Friday, December 22, 2006

The Hand We're Dealt

There's a paper in the December 21 issue of Blood: Journal of the American Society of Hematology titled Family history of hematopoietic malignancies and risk of non-Hodgkin lymphoma. They're looking at the role for genetic susceptibility in non-Hodgkin lymphomas, which is what I have.

One finding reported in that article really flew out and slugged me in the gut: "If a first-degree relative had leukemia, NHL risk was highest among women who reported a sister with leukemia."

I had a sister who died of leukemia. Her name was Martha.



This was back in the days when childhood leukemia was a 100% certain death sentence. Martha died on February 12th, 1954, a few weeks after her seventh birthday. I was not quite three months old.



So. Genetics. I never smoked. I always exercised. I ate organic broccoli sprouts and drank gallons of green tea. Cancer got me anyway. I know that some people look at cases like mine as an excuse to justify their own unhealthy lifestyle choices. Why bother? If cancer is already in the cards you're pretty much doomed anyway.

But I am sure of two things. One, my high level of health and fitness has helped me withstand the rigors of fighting this aggressive disease. For instance, without my good MUGA score, I wouldn't have been a candidate for the most effective treatment regimen.

And two, the odds of surviving my type of lymphoma have increased dramatically in the last five years due to the recent introduction of monoclonal antibody wonder drugs such as Rituxan. Every year my healthy lifestyle may have held the cancer at bay has significantly increased my chance of being cured. If lymphoma had caught up with me ten years ago, I would have faced a much bleaker itinerary.

Poor Martha. If leukemia had caught up with her fifty years later, she might still be alive. I was too young to know her, and every year that passes there are fewer people left who remember her. I've often wondered who she would have been, what it would have been like to be sisters with her. When my parents died, I salvaged a box of her pictures and papers, the things they'd saved to keep her memory alive. At some point there won't be anybody left who cares enough to keep these things. But for now, they're safe with me.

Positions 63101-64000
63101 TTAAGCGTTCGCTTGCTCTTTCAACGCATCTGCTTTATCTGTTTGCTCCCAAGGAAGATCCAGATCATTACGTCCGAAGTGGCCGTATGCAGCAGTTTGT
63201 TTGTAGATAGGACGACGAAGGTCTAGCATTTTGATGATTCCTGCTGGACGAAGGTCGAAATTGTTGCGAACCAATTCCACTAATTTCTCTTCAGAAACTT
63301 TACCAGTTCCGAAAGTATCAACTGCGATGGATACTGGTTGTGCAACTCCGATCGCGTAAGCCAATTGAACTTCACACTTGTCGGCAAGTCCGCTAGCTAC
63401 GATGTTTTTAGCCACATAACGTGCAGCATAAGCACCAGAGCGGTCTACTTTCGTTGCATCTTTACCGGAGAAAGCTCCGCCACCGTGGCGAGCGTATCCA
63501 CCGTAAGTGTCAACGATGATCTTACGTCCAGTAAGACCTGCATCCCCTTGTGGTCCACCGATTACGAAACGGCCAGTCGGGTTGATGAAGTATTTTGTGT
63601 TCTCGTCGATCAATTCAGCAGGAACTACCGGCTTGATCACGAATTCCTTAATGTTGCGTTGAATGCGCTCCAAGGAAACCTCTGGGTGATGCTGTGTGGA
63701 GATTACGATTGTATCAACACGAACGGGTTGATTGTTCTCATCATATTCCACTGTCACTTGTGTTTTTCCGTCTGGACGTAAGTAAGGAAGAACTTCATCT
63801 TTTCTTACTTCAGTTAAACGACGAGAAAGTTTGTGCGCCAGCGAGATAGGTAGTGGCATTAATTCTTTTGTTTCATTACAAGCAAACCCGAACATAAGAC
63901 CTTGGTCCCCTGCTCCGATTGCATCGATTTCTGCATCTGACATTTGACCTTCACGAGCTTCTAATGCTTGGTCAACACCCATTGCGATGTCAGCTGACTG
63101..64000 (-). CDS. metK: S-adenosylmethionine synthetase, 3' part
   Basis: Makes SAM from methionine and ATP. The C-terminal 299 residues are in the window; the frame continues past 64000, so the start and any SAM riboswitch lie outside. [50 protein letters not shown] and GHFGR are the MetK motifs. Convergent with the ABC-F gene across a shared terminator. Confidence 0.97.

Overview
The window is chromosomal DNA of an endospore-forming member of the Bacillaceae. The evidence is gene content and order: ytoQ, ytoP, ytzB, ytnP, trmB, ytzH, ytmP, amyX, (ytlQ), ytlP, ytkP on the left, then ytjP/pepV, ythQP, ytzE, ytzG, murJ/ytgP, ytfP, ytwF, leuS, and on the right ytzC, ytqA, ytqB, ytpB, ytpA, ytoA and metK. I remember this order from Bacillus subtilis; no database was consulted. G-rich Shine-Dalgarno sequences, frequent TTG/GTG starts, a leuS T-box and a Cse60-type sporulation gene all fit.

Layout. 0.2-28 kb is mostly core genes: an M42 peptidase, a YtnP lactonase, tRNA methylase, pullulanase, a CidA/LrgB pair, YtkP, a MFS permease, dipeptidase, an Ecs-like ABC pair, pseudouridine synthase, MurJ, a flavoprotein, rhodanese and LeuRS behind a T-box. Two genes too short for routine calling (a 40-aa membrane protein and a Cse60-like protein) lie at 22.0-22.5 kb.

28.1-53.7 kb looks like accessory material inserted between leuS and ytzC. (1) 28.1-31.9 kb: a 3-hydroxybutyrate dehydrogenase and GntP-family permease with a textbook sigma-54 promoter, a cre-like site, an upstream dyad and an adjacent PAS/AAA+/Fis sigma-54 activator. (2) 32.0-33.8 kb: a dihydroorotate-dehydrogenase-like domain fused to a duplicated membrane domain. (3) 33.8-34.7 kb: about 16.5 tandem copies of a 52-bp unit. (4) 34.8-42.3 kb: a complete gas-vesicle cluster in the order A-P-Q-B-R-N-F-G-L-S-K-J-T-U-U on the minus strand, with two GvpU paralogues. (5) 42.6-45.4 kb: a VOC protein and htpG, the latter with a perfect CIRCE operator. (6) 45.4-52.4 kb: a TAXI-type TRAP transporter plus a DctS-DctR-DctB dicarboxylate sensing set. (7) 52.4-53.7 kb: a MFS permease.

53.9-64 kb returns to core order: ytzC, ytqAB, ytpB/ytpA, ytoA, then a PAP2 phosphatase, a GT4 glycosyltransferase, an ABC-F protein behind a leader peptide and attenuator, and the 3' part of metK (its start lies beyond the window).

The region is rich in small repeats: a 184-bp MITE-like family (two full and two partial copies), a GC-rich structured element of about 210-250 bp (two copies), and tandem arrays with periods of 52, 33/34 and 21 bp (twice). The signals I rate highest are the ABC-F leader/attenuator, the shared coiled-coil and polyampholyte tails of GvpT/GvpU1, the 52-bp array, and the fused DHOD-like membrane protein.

7 Comments:

Anonymous Pony said...

Liz

2:04 PM  
Anonymous Pony said...

Do you think...Finn has her eyes?

3:11 PM  
Anonymous Celia said...

What a sweet sad memory. You honor your sister by writing about here here, and now there are a lot more people who will remember her and care.

2:43 AM  
Anonymous Pony said...

"Some eggs are blue". I think my heart has broken.

3:32 AM  
Blogger Trasi said...

I just look at her and want to know her. What a sweet little soul.
You know, I always shake my head when people say "why bother" to living a healthy lifestyle. Just so you won't get cancer and die? I think living a healthy lifestyle enriches the time we're actually LIVING, so that we enjoy it much more. It releases a lot of worries and things which drag upon us, regardless of whether or not it is an "insurance policy" against terminal disease. That's a pet peeve. You go, woman. Sounds like you have led a lovely, healthy, enriching, colorful, beautiful life and enjoyed the SHIT out of it while you have. May you be blessed with many more years of it.

3:30 PM  
Anonymous Sara said...

That's very interesting about the genetic link.

(And good for you for knowing you should still eat your broccoli.)

10:57 PM  
Blogger imfunnytoo said...

It's not just the cards, as you've clearly said....

it's how the entire hand is played.

While I'm not best on healthy choices, I can say that the odds were against me and lymphoma missed. Good choices can provoke your body into doing the right stuff, I imagine.

12:23 PM  

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